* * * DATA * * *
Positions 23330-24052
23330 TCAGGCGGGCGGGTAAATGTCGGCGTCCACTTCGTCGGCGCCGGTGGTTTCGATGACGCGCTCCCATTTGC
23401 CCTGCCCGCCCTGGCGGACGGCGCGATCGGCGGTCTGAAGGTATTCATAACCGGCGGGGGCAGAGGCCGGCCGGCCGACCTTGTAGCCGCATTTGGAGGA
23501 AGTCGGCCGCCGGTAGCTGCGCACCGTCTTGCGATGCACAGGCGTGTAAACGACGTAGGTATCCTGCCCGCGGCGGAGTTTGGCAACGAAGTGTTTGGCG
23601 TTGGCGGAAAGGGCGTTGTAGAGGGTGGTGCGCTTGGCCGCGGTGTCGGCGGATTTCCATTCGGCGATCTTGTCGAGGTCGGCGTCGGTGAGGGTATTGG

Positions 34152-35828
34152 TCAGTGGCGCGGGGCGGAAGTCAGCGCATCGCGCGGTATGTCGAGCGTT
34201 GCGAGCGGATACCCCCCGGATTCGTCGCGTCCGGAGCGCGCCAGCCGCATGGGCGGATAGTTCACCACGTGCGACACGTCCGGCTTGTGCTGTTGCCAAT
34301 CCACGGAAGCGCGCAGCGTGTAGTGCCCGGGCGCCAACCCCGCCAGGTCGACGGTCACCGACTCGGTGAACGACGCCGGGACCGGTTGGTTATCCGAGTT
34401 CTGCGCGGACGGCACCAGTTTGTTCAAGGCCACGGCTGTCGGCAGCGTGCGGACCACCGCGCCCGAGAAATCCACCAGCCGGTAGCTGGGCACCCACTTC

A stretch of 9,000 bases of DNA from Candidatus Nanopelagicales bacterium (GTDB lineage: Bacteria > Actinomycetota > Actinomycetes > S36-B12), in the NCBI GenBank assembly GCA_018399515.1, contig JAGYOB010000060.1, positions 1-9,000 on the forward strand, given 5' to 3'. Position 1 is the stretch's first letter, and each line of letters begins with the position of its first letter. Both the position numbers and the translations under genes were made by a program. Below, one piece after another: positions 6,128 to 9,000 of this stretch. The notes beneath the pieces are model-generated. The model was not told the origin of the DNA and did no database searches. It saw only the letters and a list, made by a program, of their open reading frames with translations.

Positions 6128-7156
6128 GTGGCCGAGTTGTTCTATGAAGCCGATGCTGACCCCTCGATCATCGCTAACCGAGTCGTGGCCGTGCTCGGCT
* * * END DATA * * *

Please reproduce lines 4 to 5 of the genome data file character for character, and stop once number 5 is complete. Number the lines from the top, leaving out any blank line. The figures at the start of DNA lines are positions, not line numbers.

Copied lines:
23501 AGTCGGCCGCCGGTAGCTGCGCACCGTCTTGCGATGCACAGGCGTGTAAACGACGTAGGTATCCTGCCCGCGGCGGAGTTTGGCAACGAAGTGTTTGGCG
23601 TTGGCGGAAAGGGCGTTGTAGAGGGTGGTGCGCTTGGCCGCGGTGTCGGCGGATTTCCATTCGGCGATCTTGTCGAGGTCGGCGTCGGTGAGGGTATTGG